THE BAKER STREET IRREGULAR The first chapter of my new YA book inspired by a true story. Arthur Conan Doyle, creator of Sherlock Holmes, adopts the tactics of his fictional character and with the aid of a 12-year-old orphan and a Lestrade-type Detective
If you're intrigued, let me know.
"It is impossible to read and weigh the facts in connection with the conviction of Oscar Slater in May, 1909...without feeling deeply dissatisfied with the proceedings, and morally certain that justice was not done."
Sir Arthur Conan Doyle, The Case of Oscar Slater, 1909
THE BAKER STREET IRREGULAR
“Ladies and gentlemen, I beg your indulgence for a few more minutes. Please queue to the left under the portico out of the rain,” announced the Lyceum Theater manager.
An anxious cross-section of London society moved through the theater’s elegant marble columns festooned for the Christmas season with pine branches and red berry holly.
“The famed spiritualist Madame Lubella has arrived and is making her way to the stage as I speak. As soon as she is ready, the doors will open,” the manager said.
“What about Sir Arthur?” a man shouted.
“That’s right. It’s him what we come to hear,” said a woman in a cloth coat with a scarf wrapped twice around her neck.
“Do not be concerned. Sir Arthur will take the stage this evening,” responded the manager.
“Right you are. He’s our Christmas present,” said a gentleman in a silk hat.
A mournful organ echoed from inside the theater. Doors opened and the audience filed in. Lights slowly dimmed and an uncanny glow flickered across the dark red curtain. It parted revealing Madame Lubella asleep in an oversized chair atop a platform. She lifted her head slowly and opened her eyes wide. An amber spotlight threw an unearthly sulfurous glow around her.
“I feel sad emanations rising like a tidal wave,” she said in a low, trembling, vaguely foreign accent. Madame Lubella pointed at the audience. “One has a lost a loved one, a husband who died suddenly and could not say his farewells.”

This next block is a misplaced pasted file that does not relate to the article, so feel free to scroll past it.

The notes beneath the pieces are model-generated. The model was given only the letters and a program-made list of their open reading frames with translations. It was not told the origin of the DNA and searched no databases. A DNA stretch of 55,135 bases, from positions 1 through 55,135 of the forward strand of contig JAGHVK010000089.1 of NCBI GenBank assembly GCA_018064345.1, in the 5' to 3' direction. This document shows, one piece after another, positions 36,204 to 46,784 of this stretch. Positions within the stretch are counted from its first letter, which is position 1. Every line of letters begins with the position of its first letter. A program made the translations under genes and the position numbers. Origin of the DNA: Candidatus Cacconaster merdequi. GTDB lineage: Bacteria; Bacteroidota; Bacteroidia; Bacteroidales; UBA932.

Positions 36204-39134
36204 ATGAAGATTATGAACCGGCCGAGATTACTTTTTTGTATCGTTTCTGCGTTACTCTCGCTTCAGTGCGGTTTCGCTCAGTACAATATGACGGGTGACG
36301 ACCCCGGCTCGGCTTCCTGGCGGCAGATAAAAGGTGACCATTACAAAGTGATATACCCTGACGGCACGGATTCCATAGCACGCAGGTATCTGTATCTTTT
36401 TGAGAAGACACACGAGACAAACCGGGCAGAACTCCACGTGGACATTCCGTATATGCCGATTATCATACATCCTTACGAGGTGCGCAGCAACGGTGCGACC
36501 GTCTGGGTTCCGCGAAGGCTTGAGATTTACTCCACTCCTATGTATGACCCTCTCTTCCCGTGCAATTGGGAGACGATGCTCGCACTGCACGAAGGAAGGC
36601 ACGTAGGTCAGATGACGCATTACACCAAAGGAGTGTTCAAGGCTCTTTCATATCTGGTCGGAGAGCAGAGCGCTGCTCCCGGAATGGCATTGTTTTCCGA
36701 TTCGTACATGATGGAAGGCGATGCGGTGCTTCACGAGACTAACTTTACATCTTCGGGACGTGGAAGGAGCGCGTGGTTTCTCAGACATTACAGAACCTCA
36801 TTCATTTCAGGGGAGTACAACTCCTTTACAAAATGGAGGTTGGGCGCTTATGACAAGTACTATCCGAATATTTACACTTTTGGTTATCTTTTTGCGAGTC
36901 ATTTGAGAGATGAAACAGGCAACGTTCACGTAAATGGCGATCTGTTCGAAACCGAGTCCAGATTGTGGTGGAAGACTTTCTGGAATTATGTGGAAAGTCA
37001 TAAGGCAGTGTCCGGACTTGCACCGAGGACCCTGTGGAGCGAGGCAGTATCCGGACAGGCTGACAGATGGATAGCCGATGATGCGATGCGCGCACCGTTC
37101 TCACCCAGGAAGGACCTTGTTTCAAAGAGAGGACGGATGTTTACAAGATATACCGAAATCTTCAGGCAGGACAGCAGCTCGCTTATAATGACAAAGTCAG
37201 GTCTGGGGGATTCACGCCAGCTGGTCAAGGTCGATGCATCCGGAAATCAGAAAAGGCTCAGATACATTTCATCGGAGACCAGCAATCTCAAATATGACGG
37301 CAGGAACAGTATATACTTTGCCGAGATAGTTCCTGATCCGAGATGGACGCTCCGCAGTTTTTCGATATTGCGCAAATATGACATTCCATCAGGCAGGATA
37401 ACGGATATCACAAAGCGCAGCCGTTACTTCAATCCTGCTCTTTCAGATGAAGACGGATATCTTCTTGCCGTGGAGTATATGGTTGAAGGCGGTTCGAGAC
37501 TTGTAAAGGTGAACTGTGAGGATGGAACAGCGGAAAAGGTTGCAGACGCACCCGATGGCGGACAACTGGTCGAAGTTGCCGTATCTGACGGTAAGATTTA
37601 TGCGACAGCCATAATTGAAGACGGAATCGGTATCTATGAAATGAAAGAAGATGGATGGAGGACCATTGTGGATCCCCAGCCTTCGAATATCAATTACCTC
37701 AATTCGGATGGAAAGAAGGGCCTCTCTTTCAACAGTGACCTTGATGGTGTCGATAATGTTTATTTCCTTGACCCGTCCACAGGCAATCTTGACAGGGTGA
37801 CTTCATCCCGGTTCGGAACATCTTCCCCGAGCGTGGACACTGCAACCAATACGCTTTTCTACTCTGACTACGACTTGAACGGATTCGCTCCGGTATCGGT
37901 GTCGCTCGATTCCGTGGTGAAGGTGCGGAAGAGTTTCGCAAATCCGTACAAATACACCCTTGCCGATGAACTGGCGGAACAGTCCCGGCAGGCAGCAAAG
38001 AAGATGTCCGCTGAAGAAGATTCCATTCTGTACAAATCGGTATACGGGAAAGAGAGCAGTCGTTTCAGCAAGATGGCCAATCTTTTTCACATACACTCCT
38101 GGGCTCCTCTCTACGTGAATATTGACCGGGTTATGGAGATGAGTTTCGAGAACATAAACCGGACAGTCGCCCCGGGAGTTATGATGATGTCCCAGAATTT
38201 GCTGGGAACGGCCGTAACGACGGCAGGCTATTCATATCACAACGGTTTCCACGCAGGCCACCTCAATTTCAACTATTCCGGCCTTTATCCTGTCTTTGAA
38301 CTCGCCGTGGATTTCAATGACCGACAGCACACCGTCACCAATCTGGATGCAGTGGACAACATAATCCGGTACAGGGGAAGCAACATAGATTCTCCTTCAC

“My Davie. That’s my Davie,” a woman shouted.
“He prefers being called David in the netherworld. David, what do you wish to tell your wife?”
Madam Lubella’s head rocked back until all the audience could see were whites of her eyes. A growling sound rasped through her throat.
“I am at peace,” she said in a low voice. “Farewell my love until we meet on this side of the river.”
The woman stood. “That’s my Davie, my David.” She fainted. Attendants rushed her out of the theater.
Madame Lubella continued communicating with departed souls. The audience cried, applauded, and cheered.
“My friends, I have discovered that many well-known men and women in the other world wish to make their presence known to the living. I am an ordinary person who has been honored by these souls to become their vessel on Earth,” Madam Lubella announced. The lights changed to an eerie green.
Madam Lubella’s head jerked up and down. A woman in the first row screamed with fear. “The flames, the flames surround me but I do not burn. I, Joan of Arc, the Maid of Orleans, have come to tell you to be true to yourself and you will be rewarded in the life to come,” Madam Lubella called out in a thin, reedy voice. The audience sat in stunned silence. Madame Lubella pitched forward. Her head rested on her knees. She looked up as if startled to find herself in the theater.